GNF - Kalkalpen National Park - Austria

Kalkalpen National Park – Austria

Kalkalpen National Park protects the last big forest wilderness of Austria, with the longest natural stream system in the Eastern Alps. Here, nature is the top priority. Colourful natural forests, crystal-clear mountain streams and enchanting alpine pastures provide habitats for an extraordinary diversity of animals and plants. Rare and endangered species, such as the lynx, have returned to the wild forest of Kalkalpen National Park and found a place to live.

The National Park was established on 25th July 1997 with a total area of 210 km². It contains 200 kilometres of natural streams and 800 springs. 81 % of the National Park are covered by forests, 8 % by dwarf pine, 6 % by alpine pasture and 5 % by rock formations. 50 mammals, including 17 bat species, and 80 breeding birds, including 6 woodpecker species have been identified. 1,000 flowering plants, among them 42 wild orchid species and 1,500 butterflies – the highest number in Austria - can be found in the area. The oldest beech forest in the whole alpine region can be found in the Kalkalpen. The main types of rock are limestone and primary dolomite. The elevation lies between 385 m and 1,963 m a.s.l.. The park has an enormous variety of beetles species, among them 22 primeval forest relict species such as rosalia longicorn beetle and Austrian-wood borer and unique cave beetle species.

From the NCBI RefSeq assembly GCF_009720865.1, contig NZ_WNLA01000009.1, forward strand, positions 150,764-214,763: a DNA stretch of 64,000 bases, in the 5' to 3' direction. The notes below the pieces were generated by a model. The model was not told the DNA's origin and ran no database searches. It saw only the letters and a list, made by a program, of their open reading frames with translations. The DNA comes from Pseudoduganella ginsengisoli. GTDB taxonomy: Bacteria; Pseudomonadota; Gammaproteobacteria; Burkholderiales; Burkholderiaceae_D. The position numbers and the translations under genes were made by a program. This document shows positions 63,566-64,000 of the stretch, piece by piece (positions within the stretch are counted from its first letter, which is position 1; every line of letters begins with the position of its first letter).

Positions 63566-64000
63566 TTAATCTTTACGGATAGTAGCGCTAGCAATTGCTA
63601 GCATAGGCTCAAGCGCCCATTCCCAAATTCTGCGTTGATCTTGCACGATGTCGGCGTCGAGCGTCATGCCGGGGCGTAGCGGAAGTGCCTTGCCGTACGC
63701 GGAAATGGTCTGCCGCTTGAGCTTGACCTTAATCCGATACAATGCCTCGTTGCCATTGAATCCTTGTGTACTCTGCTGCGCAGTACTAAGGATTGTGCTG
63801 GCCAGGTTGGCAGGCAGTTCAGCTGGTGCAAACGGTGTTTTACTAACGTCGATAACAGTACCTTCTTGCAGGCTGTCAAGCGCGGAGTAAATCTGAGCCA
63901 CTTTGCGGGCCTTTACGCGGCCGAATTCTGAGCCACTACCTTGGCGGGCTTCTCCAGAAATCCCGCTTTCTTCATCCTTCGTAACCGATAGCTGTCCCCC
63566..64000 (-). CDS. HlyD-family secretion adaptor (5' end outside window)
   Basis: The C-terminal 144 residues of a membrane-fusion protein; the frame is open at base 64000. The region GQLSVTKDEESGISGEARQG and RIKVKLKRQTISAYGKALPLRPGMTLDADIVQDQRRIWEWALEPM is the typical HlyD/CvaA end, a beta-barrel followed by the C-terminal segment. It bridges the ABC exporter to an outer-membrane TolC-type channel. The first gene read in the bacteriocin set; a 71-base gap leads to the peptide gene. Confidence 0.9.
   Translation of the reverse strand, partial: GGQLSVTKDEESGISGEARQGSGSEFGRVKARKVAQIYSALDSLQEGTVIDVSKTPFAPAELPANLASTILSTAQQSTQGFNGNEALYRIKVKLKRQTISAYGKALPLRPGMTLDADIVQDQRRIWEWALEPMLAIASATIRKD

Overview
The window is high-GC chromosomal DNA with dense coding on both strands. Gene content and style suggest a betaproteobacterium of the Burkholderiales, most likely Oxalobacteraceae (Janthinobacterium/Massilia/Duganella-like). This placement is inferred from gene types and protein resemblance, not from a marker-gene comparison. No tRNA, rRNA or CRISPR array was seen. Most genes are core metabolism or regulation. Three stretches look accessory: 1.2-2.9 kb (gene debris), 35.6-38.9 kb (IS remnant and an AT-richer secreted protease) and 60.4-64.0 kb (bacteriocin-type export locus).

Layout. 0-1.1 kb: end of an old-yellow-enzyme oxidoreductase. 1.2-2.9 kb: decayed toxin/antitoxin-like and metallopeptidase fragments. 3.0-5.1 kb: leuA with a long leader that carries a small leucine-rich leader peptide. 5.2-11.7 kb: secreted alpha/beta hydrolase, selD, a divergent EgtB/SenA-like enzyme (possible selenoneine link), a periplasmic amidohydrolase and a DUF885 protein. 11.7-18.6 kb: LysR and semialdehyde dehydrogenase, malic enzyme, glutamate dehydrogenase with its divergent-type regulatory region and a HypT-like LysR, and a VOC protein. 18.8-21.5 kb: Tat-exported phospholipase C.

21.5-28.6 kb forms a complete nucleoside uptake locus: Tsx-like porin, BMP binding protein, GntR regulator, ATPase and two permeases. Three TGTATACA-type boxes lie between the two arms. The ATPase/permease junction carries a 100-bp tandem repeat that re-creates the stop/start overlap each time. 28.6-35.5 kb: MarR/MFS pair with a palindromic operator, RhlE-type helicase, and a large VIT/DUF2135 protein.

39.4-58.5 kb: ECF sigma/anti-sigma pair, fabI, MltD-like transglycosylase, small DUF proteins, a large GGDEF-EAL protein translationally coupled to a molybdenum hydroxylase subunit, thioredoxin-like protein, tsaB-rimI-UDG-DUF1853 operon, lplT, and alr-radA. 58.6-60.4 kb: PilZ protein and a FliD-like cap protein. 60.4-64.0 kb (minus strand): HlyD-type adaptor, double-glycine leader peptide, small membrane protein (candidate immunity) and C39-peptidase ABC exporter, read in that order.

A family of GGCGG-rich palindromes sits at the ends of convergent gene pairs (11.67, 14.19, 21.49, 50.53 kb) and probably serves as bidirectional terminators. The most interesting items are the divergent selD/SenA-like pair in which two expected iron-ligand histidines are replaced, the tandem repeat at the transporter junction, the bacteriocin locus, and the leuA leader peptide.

Most of the area belongs to the Republic of Austria (88 % are federal forests), only few areas are private land. The public land is by 50 % in the property of Upper Austria and 50 % in the property of the Federal Government of Austria. 89 % of the Park are designated as Zone A – that means “nature zone with non intervention" and 11 % are designated as Zone B (i.e. management zone like Alpine pastures and mountain meadows).


The National Park is part of the European network of protected areas (Natura 2000) and it is an internationally important wetland area (RAMSAR), due to the karst landscape and the large number of streams and springs.

Management goals are:

  • Protection of nature - to leave nature to itself, to enable wilderness. Wilderness is much older than mankind. Wilderness creates diversity.
  • Education - the NP offers visitor programmes for adults as well as for school children. Our Rangers guide about 12.000 visitors per year through the National Park.
  • Research - several research and monitoring programmes are run by the NP. We have a water laboratory, where the quality of the springs and their water is permanently monitored.
  • Recreation - the National Park area is a place for recreation, to experience nature with all senses. There are only some restrictions for visitors, e.g. wetlands are strictly protected.

Contact information

Kalkalpen National Park assoc.
Contact person: Regina Buchriegler
Phone: +43 (0)7584-3651

click on the logo to open the park website

 Kalkalpen NP
 Sengsen Mountains. Photo: E. Mayrhofer
 Bodinge. Photo: F. Sieghartsleitner
 Kalkalpen NP. Photo: H. Erber
 Rosalia alpina. Photo: F. Marek
 Beech Forest. Photo: E. Mayrhofer
 Lady slipper orchids. Photo: F. Sieghartsleitner